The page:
Ashes for babies & young children

Did your parish give ashes to babies & young children?

If you have any links to official instruction, please post.

I don’t know, but if baptism can be given to infants, and sacramentals such as Holy Water used on them, why not blessed ashes?

I don’t know-----My pastor says that since those under the age of reason cannot sin, they should not get ashes. Any young children would get a blessing (here we go again:D )

The parish where I belonged when my children were little did give ashes (one daughter called them ash trays, and the other called them eyelashes).

Fr David told us that the sacramentary does not specify. I was wondering if anyone ever saw any official instruction.


I went to Catholic school during the 60’s. We went to Mass and Benediction every week. Ash Wednesday was one of those days. I can remember watching the adults and older children receiving the ashes but not the little ones. We did after our first Communion.

Do we not “call the assembly” to include “infants at the breast”? This great time of penance – like that at Nineveh – may include all (or “may not,” I guess, considering your pastor’s opinion :o ).

There is no reason why they should not, they are Baptized which makes them members of the Mystical Body of Christ.

Our parish did but, unless I missed a few, there were only 3 pre-schoolers at Mass last night.

All my kids received ashes, my youngest turned 6 in January. I noticed that infants and toddlers received a blessing instead, but I did not see any pre-schoolers to see what was done for them.

I was very happy to see that only priests and a deacon distributed ashes this year, at least at our 8:00 Mass. I know laity may help if need be, but since we are fortunate enough to have 3 priests and 2 deacons at our Church, the need wasn’t there.

Sadly, I thought it spoke volumes that our pastor distributed the ashes by himself but needed an EMHC to help him with Communion.

I don’t like to see priests sitting while EMHCs distribute the Eucharist, but I’ve seen that before too, so that is why I was pleased to see only priests and a deacon distribute the ashes. Sadly, in our case too, the two other priests left after distributing the ashes, so EMHCs helped the remaining priest and the deacon with Communion. Perhaps the priests had other duties to attend to and could not stay, but it would have been even more heartening if they could have stayed to distribute the Eucharist as well.

The ashes not only represent our need for repentance but our humanity as well. One of the phrases used is “remember you are dust and to dust you shall return.” Babies are human so there is no reason to not inpose the ashes on them. All the children even infants recieved the ashes in our parish yesterday.

Both of my children (ages 1 and 2) received ashes at last night’s mass. All of the young children at mass did.

There is another point. I know I don’t like to distribute Communion after having distributed ashes—it is difficult to properly clean all the ashes from the fingers & nails with just a towel or whatever is available at that time.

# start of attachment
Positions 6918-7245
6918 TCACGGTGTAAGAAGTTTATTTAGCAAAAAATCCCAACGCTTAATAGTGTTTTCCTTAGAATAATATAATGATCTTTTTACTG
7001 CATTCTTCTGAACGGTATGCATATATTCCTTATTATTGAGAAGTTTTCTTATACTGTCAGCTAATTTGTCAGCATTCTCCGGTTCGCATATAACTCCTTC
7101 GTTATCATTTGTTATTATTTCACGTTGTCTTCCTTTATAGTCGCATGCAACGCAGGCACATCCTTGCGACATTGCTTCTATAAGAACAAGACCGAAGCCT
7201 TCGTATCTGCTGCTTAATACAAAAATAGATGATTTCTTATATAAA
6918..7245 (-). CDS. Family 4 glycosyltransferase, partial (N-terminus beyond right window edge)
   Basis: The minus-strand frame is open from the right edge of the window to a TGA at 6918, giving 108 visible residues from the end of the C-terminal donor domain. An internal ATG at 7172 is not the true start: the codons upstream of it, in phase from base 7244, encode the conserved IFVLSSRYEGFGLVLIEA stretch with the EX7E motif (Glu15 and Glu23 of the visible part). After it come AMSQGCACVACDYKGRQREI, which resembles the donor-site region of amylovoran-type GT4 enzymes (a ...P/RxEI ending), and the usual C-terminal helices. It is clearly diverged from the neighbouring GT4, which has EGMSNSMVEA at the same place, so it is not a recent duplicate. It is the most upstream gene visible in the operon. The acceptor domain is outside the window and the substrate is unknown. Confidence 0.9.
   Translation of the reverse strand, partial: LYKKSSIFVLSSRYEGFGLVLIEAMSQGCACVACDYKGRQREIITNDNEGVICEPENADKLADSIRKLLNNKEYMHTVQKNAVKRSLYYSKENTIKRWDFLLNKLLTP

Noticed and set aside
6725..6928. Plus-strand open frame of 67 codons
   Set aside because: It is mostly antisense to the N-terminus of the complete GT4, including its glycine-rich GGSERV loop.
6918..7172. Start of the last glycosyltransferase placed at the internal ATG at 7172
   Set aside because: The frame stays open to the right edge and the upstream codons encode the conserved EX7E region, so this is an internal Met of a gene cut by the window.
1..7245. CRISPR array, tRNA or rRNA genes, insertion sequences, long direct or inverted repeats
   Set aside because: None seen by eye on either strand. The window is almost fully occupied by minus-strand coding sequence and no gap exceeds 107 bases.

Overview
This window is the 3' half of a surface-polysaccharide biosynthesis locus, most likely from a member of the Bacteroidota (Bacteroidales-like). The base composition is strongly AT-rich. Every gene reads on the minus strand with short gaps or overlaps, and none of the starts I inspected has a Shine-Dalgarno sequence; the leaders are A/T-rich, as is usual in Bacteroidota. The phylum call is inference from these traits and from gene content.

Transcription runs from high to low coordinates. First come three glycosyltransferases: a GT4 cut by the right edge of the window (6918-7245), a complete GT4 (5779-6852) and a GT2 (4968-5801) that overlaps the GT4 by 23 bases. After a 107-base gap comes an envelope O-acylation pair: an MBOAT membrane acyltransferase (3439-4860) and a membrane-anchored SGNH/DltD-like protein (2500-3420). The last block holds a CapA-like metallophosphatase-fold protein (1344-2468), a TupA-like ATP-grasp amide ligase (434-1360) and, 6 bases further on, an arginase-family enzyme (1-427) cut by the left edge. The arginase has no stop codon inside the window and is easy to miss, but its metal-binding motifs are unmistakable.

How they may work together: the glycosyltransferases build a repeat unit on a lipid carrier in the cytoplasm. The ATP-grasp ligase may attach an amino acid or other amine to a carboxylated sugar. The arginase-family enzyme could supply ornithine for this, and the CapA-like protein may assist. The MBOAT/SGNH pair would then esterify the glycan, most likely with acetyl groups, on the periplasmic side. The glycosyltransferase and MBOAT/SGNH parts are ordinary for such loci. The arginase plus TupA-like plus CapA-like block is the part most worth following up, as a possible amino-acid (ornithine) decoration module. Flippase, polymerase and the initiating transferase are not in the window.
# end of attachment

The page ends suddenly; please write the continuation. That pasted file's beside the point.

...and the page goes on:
Also for whatever reason, people who are fine in receiving Holy Communion from an EMHC, really complain if they do not receive ashes from a priest. Perhaps because it is only once a year. (and maybe the only time some of them are there)


In fact, that it is what the first reading for the Mass on Ash Wednesday noted, to paraphrase: let the nurses bring the children at the breast.

Incidentally, let’s not forget that even the king of Nineveh ordered the beasts and animals to be covered in ashes and sackcloth and cry out to the Lord for mercy. So, if the animals and beasts wore ashes, then certainly babies and small children can.

Yesterday, I imparted the ashes to some small children while our parochial vicar did so with babies who were in his line.

What I think that we might be forgetting is that although ashes are a powerful symbol of repentance, they also remind us our mortality. The traditional formula is “remember, man, you are dust and to dust you shall return”, just about the same words that God spoke to Adam as a result of the Fall. Inasmuch as a baby and a small child cannot sin, they are still mortal.

All of us are formed from the humus of the ground, as was Adam. Thus, eventually, our bodies will turn to dust, the penalty of Original Sin.


I only distributed at the hospital, and there were no cildren there. One man in the ER waiting room was holding a baby, but I only put my hand on her head, and said “God bless you”

Since my Pastor does not want babies and young children to receive ashes, I will respect his instructions.

Our PV did say that there is some reference to “know right from wrong”.


I agree with joshua, we had a similar thread like this the other day. Again, ashes are a Sacramental, not a Sacrament. Anyone, including non Catholics and kids can receive. Also took my kids to receive ashes when they were quite small…

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